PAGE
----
The hepatocyte growth factor receptor (MET) is a potential therapeutic target in a number of cancers, including NSCLC. In NSCLC, MET pathway activation is thought to occur through a diverse set of mechanisms that influence properties affecting cancer cell survival, growth, and invasiveness. Preclinical and clinical evidence suggests a role for MET activation as both a primary oncogenic driver in subsets of lung cancer and as a secondary driver of acquired resistance to targeted therapy in other genomic subsets. In this review, we explore the biology and clinical significance behind MET proto-oncogene receptor tyrosine kinase (MET) exon 14 alterations and MET amplification in NSCLC, the role of MET amplification in the setting of acquired resistance to EGFR tyrosine kinase inhibitor therapy in EGFR-mutant NSCLC, and the history of MET pathway inhibitor drug development in NSCLC, highlighting current strategies that enrich for biomarkers likely to be predictive of response. Whereas previous trials that focused on MET pathway-directed targeted therapy in unselected or MET-overexpressing NSCLC yielded largely negative results, more recent investigations focusing on MET exon 14 alterations and MET amplification have been notable for meaningful clinical responses to MET inhibitor therapy in a substantial proportion of patients.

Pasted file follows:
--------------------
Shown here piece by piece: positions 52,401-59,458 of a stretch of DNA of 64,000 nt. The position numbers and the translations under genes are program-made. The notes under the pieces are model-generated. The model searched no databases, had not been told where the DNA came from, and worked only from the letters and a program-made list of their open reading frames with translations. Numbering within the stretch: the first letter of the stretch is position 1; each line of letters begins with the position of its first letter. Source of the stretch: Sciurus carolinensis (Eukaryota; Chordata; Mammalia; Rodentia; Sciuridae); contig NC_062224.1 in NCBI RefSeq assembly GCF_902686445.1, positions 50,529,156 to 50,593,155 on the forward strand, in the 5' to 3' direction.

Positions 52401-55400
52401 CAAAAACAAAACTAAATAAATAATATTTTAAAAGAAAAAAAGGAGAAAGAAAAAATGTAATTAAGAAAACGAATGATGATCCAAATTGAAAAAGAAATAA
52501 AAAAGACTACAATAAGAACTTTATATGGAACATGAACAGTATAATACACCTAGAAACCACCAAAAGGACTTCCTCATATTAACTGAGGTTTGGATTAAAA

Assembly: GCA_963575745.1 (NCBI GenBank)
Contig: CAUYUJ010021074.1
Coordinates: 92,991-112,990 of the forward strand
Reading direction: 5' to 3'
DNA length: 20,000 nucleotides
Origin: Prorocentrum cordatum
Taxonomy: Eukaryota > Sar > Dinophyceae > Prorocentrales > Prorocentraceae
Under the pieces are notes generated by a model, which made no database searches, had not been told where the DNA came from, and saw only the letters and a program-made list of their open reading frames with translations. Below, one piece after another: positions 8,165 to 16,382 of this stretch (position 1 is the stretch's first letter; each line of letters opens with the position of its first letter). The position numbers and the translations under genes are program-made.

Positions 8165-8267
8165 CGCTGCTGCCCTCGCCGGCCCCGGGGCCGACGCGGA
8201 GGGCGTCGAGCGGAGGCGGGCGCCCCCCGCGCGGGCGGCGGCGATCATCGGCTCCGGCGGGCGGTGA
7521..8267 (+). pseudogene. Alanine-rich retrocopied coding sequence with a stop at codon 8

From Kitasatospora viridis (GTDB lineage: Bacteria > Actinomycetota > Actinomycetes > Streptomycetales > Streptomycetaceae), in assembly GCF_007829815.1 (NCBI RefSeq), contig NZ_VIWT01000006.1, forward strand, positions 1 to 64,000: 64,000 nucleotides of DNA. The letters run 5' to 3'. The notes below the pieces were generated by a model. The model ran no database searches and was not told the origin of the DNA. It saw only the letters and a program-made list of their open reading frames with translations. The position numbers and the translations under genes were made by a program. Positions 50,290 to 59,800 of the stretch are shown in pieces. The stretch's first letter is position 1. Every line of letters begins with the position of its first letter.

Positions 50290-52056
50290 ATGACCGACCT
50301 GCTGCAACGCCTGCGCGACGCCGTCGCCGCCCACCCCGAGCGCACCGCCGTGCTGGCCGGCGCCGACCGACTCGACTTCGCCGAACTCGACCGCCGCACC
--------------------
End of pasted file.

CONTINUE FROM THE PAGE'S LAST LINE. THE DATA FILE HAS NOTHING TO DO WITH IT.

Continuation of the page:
Keywords: MET amplification; MET exon 14 skipping alterations; MET inhibitor; MET overexpression; crizotinib; non-small cell lung cancer.
Copyright © 2016 International Association for the Study of Lung Cancer. Published by Elsevier Inc. All rights reserved.